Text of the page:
Basic Food Styling / Food Plating (Part 1 of 2)

I've recently attended a 2-day Food Styling Seminar conducted by Chef Anna Limjap Park of Culinary Productions Inc. The culinary module involves basic food plating philosophy and techniques which are further segmented into 4 parts: a) basic food preparation, b) plating, c) styling and d) practical application. The workshop taught us how to transform a basic commodity into a desirable necessity via the added value of design and visual appeal. I would say it's a perfect training to let the creative juices of Professional Food Servants like us flow abundantly. We were essentially a team of Food Technologists and Chemists; in other words technically equipped people transforming foods into commercial food products to make them readily available and shelf stable for the consuming public. If the Chefs own the kitchen, we have our food laboratory as home base. Do I say this training is relevant and useful for my work? Definitely yes, what more to inspire and stimulate a passionate foodie in me.
Food Styling or Food Plating is defined by Chef Anna as the way "how food is arranged on a plate and garnished. It is here where a plate of food is treated like a painting and the rim of the plate is frame". The cook or chef is encouraged to create the "artist" in him. There are three important elements in Food Plating. One, is the proper selection and cooking of food. Next, is the plate selection and last, the equipment.

In Food, the color, shape, size and texture will play vital roles. It's necessary to think of different accompanying colors and possible cuts in one thousand and one ways. Just bear in mind that meats and poultrys have their own standard cuts, it would be better to play more on hard vegetables. What is key, is to achieve variety and balance. On cooking the food, basic rules must come like a mantra.

Meats - tougher parts (muscled / exercised) must be cooked in moist heat. Less exercised parts are normally cooked in dry heat (e.g. pan-frying).

Poultry - white meat cooks faster than dark meat. Fry skin-down, high heat at first then low on the other side until the juice that comes out is clean.

Seafood - it's cooked as soon as it turns pink. Boiling is a no-no, just simmer.

Vegetables - must be crisp and tender. Cook one at a time. Pre-cooking or blanching is used as a normal technique.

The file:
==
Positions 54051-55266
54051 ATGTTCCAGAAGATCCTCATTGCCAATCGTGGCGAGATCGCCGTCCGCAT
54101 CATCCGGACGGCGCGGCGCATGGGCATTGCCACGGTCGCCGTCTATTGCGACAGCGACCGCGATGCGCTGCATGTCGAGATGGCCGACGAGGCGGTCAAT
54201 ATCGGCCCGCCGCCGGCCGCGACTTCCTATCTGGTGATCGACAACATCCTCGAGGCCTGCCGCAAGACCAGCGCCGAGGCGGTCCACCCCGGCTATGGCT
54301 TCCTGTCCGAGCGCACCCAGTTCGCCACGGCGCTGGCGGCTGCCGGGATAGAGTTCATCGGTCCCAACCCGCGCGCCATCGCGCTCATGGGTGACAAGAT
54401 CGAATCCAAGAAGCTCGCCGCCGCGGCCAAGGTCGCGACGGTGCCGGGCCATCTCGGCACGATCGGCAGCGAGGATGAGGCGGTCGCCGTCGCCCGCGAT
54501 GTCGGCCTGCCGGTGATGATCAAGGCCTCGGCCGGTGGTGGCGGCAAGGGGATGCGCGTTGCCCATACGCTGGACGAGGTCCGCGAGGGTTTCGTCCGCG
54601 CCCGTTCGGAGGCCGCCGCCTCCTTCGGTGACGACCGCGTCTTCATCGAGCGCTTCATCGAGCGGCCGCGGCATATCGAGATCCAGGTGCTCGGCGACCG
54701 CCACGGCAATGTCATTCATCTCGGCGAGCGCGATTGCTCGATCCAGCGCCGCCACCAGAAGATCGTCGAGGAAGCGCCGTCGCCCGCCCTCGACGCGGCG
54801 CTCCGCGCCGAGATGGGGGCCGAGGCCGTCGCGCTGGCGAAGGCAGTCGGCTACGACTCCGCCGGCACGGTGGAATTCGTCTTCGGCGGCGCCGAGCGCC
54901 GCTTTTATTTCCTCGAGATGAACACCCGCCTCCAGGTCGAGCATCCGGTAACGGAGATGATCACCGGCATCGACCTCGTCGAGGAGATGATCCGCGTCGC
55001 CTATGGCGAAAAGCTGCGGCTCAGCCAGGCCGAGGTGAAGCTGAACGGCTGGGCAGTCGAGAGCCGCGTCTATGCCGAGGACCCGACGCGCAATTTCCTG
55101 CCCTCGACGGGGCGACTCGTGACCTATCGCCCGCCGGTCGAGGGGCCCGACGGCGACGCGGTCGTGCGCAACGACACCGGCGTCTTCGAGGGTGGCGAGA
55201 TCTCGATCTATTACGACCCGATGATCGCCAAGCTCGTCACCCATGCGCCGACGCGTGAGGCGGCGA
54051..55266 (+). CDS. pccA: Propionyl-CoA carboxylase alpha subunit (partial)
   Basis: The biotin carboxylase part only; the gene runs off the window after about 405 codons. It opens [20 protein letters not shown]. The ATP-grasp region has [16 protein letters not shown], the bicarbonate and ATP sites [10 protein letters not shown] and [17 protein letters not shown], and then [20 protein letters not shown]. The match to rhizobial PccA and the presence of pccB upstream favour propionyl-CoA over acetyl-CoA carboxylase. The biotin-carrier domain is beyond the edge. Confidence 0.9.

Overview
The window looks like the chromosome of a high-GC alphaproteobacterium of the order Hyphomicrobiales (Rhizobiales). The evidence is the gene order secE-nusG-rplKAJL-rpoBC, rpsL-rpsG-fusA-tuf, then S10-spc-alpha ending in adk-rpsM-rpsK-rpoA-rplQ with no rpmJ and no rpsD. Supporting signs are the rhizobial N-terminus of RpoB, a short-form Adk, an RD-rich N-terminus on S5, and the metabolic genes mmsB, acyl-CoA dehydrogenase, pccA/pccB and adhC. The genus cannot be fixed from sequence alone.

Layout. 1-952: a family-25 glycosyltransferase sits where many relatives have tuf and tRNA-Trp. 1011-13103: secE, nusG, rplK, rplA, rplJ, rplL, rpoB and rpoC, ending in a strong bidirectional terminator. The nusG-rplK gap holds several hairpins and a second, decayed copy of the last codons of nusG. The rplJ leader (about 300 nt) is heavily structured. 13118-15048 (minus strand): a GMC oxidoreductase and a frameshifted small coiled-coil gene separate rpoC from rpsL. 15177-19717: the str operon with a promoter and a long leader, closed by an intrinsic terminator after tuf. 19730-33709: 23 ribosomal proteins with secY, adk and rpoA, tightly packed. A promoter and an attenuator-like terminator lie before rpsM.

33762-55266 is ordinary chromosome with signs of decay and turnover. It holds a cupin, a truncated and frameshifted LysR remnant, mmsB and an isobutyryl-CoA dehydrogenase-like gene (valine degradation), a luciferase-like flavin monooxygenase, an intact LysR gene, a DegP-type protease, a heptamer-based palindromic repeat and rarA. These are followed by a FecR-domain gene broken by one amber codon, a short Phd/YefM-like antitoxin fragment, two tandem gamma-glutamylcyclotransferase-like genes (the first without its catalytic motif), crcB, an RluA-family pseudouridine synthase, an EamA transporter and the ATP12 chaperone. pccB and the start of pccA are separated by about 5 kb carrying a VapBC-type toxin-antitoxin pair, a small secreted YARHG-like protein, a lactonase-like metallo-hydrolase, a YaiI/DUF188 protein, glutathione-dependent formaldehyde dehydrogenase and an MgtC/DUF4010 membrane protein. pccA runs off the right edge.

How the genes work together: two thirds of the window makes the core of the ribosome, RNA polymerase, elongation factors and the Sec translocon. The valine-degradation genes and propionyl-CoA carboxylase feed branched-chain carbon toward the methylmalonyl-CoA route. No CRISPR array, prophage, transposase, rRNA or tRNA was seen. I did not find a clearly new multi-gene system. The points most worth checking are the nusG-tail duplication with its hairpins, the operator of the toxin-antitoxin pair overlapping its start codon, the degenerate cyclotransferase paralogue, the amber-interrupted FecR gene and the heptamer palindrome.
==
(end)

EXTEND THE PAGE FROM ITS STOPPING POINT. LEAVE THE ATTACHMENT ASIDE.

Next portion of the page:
Pasta and other Starches - cook aldente meaning "to the tooth". Wash the cooked starch immediately and oil it a little.

Sauce - use just to enhance not key.

Garnish - anything to enhance the look of the food but should always be edible and tied up with the dish. The size must be just right (not too small not too big) enough to be mixed and eaten with the food.

On Plate Selection, white is the basic and the best available. "It provides a clean and unobstructed canvass for food. The important rule is to not overcrowd it. Again, don't make it too busy!" It should be multidimensional also, add some height etc. The most common technique is to clock it. Usually, the starch is placed at ten o'clock, vegetables at two o'clock and proteins at six o'clock. It will add more drama if a focal point of the meal is created. Moreover, a concept of geometric contrasts will provide a good arrangement and presentation. Slight mess is allowed but must be controlled. Generally, the rule of thumb is to make it simple and realistic. This is where the artist in the cook/chef will play a substantial role.

On Kitchen Tools, the basic must haves are butchers knife (for meats), Chef's Knife (for all kinds of chopping), vegetable knife (for peeling), serrated knife (for bread and some fruits), filleting knife (for fish) and meat fork.

These photos show some examples of garnishes. The first photo above has sugared fruit (strawberry and grapes), scored citrus slices (orange), citrus twists (lemon) and melon or mango balls. These garnishes can be used to dress up cakes or puddings, fish, salads, drinks and desserts. The second photo has strawberry and mango fans. These are commonly used in cakes, pies and milk shakes. The beautiful tomato rose below is perfect for any type of dish either savoury or sweets.

The idea of Food Plating left a very stimulating experience in me. Now, I find it an integral part of the food itself. Who would be enticed to dig into a plate that presents a food in its utter mess look? Of course, we all want that impression of delicate cooking onto our food. Inevitably, the manner it is presented reflects much of how it's cooked and prepared. Thus, at the very least the food presentation must exude all delightful culinary senses to last down to the very end of the bite. The challenge therefore is to create innovatively like a scientist do. Cook, the finest chef way and work like the greatest painter of all times. There will be no reason then for the plate to be left untouched.


Cubangal said…
hi my name is nory and im at the LATTC culinary curse and i love your plating. Im from cuba and I was searching for ideas for food plating and i like yours. Im looking for books because at the school we do not get a intensive food plating class and i would love to get one
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